Safe for now but this is far from the end of Theresa May’s problems

Posted By: December 13, 2018


Distributed to Congress by Irish National Caucus
“As Tip O’Neill once remarked, England continues to use Ireland, North, and South, as a political football.
And the DUP still does not catch on.”—Fr. Sean Mc Manus

Irish News. Belfast. Thursday,  December 13, 2018

Prime Minister Theresa May returns to Downing Street, as Conservative MPs finished holding their vote of confidence in her leadership.

Her premiership was always on borrowed time, more of a coronation than a popular appointment, Theresa May’s decision to call a disastrous snap election weakened her further.

Handcuffed to the DUP for survival, she lost the support of the Northern Ireland MPs quite early on in the confidence and supply deal, never strong, never stable, always built on foundations of sand.

As of last night, she was still holding onto power, although maintaining an iron will she does not have an iron grip on either her party or the Brexit negotiations.

The fact 117 of her MPs voted against her in the no-confidence ballot will have stung, mitigated by the 200 MPs who backed her – while meaning no more leadership challenges for at least another year – that does not spell the end of Mrs. May’s problems.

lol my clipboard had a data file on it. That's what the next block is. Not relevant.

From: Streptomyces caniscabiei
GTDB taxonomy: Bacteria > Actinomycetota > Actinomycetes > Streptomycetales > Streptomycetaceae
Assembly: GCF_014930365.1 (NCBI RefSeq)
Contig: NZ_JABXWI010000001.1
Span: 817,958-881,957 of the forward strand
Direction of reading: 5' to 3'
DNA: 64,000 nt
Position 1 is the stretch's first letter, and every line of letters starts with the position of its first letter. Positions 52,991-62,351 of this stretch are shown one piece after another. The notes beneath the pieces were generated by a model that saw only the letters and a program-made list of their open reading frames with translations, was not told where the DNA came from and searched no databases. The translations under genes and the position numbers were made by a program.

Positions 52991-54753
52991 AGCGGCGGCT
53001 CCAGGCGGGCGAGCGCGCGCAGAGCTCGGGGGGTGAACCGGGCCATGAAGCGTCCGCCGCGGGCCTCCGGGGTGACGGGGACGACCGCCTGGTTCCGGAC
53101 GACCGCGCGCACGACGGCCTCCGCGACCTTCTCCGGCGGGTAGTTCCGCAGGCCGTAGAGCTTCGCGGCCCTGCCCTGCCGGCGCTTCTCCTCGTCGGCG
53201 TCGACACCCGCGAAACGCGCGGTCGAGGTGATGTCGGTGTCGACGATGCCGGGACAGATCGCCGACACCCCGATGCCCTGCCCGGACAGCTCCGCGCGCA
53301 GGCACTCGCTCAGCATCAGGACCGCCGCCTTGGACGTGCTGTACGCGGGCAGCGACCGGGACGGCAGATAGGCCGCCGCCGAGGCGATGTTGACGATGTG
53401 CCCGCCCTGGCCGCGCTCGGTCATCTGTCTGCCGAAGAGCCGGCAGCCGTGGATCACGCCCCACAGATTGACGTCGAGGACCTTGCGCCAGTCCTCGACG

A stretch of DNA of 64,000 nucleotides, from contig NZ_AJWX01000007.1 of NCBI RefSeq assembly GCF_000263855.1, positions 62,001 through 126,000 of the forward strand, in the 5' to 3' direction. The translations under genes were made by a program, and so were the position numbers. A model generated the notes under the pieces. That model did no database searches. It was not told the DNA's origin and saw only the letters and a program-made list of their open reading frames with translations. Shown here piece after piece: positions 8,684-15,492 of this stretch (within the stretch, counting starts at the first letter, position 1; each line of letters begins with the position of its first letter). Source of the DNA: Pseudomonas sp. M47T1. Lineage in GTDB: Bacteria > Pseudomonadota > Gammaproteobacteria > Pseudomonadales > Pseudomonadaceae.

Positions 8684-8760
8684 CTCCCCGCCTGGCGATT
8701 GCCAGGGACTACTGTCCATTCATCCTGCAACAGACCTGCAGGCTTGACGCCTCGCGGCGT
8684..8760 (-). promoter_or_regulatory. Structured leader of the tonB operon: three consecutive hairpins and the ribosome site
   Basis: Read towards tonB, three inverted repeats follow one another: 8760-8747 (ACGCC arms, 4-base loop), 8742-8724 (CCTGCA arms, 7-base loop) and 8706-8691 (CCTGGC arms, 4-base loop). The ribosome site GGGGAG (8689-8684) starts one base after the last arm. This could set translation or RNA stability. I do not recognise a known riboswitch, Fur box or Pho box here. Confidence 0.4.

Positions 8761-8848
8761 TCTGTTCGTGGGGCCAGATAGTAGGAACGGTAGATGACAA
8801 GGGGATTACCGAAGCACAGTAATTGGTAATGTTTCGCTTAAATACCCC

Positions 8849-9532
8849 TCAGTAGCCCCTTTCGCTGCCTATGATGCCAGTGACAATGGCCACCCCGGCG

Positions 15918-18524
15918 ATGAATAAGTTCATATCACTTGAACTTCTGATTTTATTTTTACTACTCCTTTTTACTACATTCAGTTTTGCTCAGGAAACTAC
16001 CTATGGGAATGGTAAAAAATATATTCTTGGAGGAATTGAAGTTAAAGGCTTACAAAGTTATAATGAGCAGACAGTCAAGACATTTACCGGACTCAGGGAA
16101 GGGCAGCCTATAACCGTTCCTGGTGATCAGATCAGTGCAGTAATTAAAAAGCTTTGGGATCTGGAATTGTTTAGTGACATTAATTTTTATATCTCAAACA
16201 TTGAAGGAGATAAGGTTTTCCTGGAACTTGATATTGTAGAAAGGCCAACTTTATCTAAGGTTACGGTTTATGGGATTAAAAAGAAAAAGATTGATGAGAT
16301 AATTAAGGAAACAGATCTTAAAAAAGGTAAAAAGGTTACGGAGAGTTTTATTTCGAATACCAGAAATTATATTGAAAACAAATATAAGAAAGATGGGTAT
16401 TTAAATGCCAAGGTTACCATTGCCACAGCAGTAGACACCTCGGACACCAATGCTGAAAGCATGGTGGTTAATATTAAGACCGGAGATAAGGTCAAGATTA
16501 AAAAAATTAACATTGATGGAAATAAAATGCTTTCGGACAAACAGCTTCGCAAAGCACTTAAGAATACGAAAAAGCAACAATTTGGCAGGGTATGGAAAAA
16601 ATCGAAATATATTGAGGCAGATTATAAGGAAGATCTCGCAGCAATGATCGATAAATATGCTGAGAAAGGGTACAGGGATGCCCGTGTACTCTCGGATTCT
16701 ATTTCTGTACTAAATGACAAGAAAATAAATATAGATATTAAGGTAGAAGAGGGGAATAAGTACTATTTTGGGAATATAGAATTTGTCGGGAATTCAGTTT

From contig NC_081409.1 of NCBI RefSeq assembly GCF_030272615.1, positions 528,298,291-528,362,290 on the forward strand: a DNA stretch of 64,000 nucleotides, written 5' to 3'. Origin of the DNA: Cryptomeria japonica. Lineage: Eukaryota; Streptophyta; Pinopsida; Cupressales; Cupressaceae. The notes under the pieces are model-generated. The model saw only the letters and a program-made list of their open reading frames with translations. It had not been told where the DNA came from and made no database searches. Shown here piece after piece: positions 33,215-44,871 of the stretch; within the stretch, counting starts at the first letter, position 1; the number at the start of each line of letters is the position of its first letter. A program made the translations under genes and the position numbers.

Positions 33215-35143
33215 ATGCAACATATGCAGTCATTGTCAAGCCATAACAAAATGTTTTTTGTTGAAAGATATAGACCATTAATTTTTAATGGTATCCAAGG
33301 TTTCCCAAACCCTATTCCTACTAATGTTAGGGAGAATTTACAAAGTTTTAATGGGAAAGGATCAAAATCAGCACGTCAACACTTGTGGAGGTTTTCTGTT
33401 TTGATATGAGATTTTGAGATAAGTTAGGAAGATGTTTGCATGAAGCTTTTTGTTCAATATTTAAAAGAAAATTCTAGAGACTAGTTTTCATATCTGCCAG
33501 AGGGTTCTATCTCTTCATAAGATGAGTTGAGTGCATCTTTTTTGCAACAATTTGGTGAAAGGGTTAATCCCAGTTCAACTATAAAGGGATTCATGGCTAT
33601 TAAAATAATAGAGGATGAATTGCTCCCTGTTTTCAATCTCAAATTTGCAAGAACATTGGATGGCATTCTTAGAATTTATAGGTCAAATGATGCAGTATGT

The Eurosceptics in her party detested the idea of any compromise with the EU and were outraged that Mrs. May did not give in to pressure from those who clearly thought they were collectively more powerful than the woman who was leading them

The Brexiters have failed to remove her, but they have almost certainly killed the Withdrawal Agreement, at least in its present form.

The ERG will continue to fight Mrs. May every step of the way, the theory being they’re simply running the clock down until a forced crash out of Europe.

They do not have the support they claimed to have, but then neither does the prime minister.

There is no majority for the Withdrawal deal, no majority for WTO crash out, no majority for a second referendum, no majority for a general election or to cancel Brexit altogether.

The people are divided, the government is divided.

Theresa May is the Teflon prime minister who has shown a remarkable and at times stubborn resilience.

That has saved her thus far but has already agreed that Brexit on the Prime Minister’s controversial political career.